Of all the treatment approaches we use in physical therapy, I can say without a doubt that PRI is the most effective tool I have come across in my 20 years of practicing PT.  Not only do I use it with my patients, I also use it myself as a chronic neck pain sufferer.  If you have tried other forms of PT and are not getting the results you'd hoped for, give us a call.  We will get you back to neutral!  256-325-5400.  

Posted on January 28th, 2018

​In the pediatric wing of our clinic, we see may infants with torticollis and plagiocephaly as stated in the earlier blog, "It Won't Just Go Away!" In the last year or so, the numbers of babies with severe plagiocephaly (flattened or misshapen heads) is increasing and all share one common practice: these babies sleep in a Rock -n- Play instead of in a crib or bassinet. The pattern is so clear that it is time to speak out against this product.

When measuring plagiocephaly, we use digital calipers in our clinic to determine the cranial vault asymmetry, or difference from the right side to the left side of the skull. The "normal range" is a difference of less than 5 mm cranial differential with the protocol to monitor the head shape. Most babies who are referred to us have a cranial vault asymmetry on average of 9-10 mm asymmetry, moderate plagiocephaly, which requires intervention to correct. A conservative approach is used initially with a cranial remolding helmet a "last resort" once conservative measures have not produced the desired results by ~7 months old. The babies we are seeing who sleep in a Rock -n- play are arriving with an average of 12-13 mm cranial differential which is considered severe plagiocephaly. The report of sleeping in this device is consistent across the board with the more severe cases of head deformity seen clinically. These babies more often require cranial remolding helmets to correct the asymmetry because the initial plagiocephaly is so severe.  (See first image below.)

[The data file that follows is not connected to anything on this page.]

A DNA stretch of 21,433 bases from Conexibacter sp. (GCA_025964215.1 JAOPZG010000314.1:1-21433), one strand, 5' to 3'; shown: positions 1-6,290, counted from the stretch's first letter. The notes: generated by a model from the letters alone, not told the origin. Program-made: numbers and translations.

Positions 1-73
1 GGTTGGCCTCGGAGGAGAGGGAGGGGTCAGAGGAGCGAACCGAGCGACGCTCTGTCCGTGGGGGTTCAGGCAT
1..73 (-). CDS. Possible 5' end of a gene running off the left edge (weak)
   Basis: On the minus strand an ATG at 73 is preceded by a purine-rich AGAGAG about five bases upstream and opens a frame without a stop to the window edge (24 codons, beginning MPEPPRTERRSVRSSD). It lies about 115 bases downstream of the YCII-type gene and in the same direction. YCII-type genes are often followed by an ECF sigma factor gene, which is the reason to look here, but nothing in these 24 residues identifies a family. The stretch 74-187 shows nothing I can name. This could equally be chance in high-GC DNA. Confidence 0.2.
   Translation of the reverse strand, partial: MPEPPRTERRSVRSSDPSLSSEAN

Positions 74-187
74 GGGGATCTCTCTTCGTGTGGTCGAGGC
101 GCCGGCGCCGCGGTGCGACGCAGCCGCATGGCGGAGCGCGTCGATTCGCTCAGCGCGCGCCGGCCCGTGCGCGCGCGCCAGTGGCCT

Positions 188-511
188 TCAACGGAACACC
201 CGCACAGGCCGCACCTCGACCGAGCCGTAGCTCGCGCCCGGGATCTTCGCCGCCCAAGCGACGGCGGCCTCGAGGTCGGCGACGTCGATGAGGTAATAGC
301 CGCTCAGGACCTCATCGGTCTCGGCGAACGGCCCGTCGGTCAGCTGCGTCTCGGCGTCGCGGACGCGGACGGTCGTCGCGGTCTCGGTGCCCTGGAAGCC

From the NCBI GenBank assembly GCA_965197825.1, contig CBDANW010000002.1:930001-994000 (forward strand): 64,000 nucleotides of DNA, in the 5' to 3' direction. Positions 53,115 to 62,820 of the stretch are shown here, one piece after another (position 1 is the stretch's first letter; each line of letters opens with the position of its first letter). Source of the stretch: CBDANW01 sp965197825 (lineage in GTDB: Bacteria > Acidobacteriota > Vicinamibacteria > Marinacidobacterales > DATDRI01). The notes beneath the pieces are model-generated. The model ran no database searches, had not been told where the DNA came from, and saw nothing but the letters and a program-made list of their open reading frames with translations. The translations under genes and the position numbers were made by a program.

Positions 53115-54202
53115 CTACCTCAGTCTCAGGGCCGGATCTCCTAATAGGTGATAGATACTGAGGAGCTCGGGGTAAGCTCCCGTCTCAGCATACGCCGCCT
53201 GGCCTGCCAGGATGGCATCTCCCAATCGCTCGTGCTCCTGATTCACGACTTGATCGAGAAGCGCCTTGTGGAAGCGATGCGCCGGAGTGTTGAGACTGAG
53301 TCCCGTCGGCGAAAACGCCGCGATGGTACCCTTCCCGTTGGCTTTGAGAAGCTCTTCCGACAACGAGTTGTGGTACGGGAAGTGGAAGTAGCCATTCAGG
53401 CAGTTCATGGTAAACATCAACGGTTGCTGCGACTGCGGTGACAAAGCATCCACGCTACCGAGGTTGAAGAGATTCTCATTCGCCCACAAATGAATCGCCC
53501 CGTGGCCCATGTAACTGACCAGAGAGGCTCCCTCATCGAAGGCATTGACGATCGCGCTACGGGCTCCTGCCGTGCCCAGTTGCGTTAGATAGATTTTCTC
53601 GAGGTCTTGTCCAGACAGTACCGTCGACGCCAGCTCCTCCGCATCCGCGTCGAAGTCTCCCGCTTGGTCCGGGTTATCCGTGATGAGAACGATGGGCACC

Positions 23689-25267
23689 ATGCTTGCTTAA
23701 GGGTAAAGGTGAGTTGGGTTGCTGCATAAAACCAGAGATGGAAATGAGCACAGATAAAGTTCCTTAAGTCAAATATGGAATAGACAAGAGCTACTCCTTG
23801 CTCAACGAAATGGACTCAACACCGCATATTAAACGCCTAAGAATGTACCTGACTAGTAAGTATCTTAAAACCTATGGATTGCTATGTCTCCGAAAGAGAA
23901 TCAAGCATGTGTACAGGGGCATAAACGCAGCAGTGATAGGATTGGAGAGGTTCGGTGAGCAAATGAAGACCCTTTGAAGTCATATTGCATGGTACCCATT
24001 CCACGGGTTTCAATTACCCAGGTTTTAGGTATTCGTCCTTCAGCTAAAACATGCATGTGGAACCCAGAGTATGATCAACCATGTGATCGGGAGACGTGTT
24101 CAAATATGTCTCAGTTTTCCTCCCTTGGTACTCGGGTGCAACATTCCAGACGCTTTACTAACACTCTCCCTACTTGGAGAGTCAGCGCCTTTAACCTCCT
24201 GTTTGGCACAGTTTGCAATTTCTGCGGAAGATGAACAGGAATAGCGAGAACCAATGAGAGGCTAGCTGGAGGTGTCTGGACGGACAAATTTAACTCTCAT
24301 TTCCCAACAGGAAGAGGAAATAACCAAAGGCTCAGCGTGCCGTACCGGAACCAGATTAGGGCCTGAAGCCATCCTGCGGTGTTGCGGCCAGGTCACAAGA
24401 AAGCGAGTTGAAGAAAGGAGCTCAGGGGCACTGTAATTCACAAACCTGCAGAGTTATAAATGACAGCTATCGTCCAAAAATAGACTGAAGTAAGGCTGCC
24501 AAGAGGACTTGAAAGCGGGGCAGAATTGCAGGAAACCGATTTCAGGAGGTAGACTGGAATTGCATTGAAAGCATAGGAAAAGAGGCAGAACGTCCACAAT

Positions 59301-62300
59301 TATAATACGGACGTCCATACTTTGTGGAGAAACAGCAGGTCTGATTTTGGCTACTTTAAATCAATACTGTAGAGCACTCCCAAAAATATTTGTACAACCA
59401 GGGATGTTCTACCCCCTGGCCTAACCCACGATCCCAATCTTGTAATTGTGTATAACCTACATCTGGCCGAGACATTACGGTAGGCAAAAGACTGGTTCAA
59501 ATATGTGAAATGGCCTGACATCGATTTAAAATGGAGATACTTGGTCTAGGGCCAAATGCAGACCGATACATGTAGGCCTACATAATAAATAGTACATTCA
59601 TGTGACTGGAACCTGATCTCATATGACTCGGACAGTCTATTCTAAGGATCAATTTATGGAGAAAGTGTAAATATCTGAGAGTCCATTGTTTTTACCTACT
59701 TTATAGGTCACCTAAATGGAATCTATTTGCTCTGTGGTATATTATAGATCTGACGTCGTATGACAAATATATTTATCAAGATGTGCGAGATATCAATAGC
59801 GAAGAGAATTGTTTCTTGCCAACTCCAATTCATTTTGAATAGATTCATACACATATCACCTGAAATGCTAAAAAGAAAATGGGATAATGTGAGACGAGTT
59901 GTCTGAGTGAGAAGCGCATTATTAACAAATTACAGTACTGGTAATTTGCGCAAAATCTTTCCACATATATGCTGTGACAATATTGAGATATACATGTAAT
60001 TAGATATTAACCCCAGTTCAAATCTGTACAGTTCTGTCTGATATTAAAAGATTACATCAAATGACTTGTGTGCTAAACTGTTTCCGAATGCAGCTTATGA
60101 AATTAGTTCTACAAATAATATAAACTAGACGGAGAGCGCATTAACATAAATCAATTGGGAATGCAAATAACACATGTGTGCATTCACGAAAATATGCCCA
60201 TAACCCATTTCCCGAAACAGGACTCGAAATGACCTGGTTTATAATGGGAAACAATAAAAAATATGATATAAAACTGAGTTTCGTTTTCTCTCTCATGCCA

Most parents get angry and feel they have been duped once they learn that the Rock -n- Play is the cause of the severity of the baby's head shape because it is advertised as a "sleeper." Let me clarify by saying that not all babies who sleep in the Rock -n- Play end up with severe plagiocephaly, but the ones that we are seeing clinically with this diagnosis have a consistent pattern of sleeping in this device. By design, the Rock -n- play limits movement. The baby is strapped in a reclined position with two angled side seams where the baby rests the side of his or her head or rests the chin on the chest with the back of the head flat on the surface.  (See second image below.) A body at rest in a reclined position will seek out stability, so in the Rock -n- play, it is one of these two positions. Infants do not have the muscle strength to move out of confined positions that is why it is so important to monitor what they are sleeping on and rotate them regularly. Being strapped in a position in which the body weight is primarily on the bottom prevent the baby from moving freely.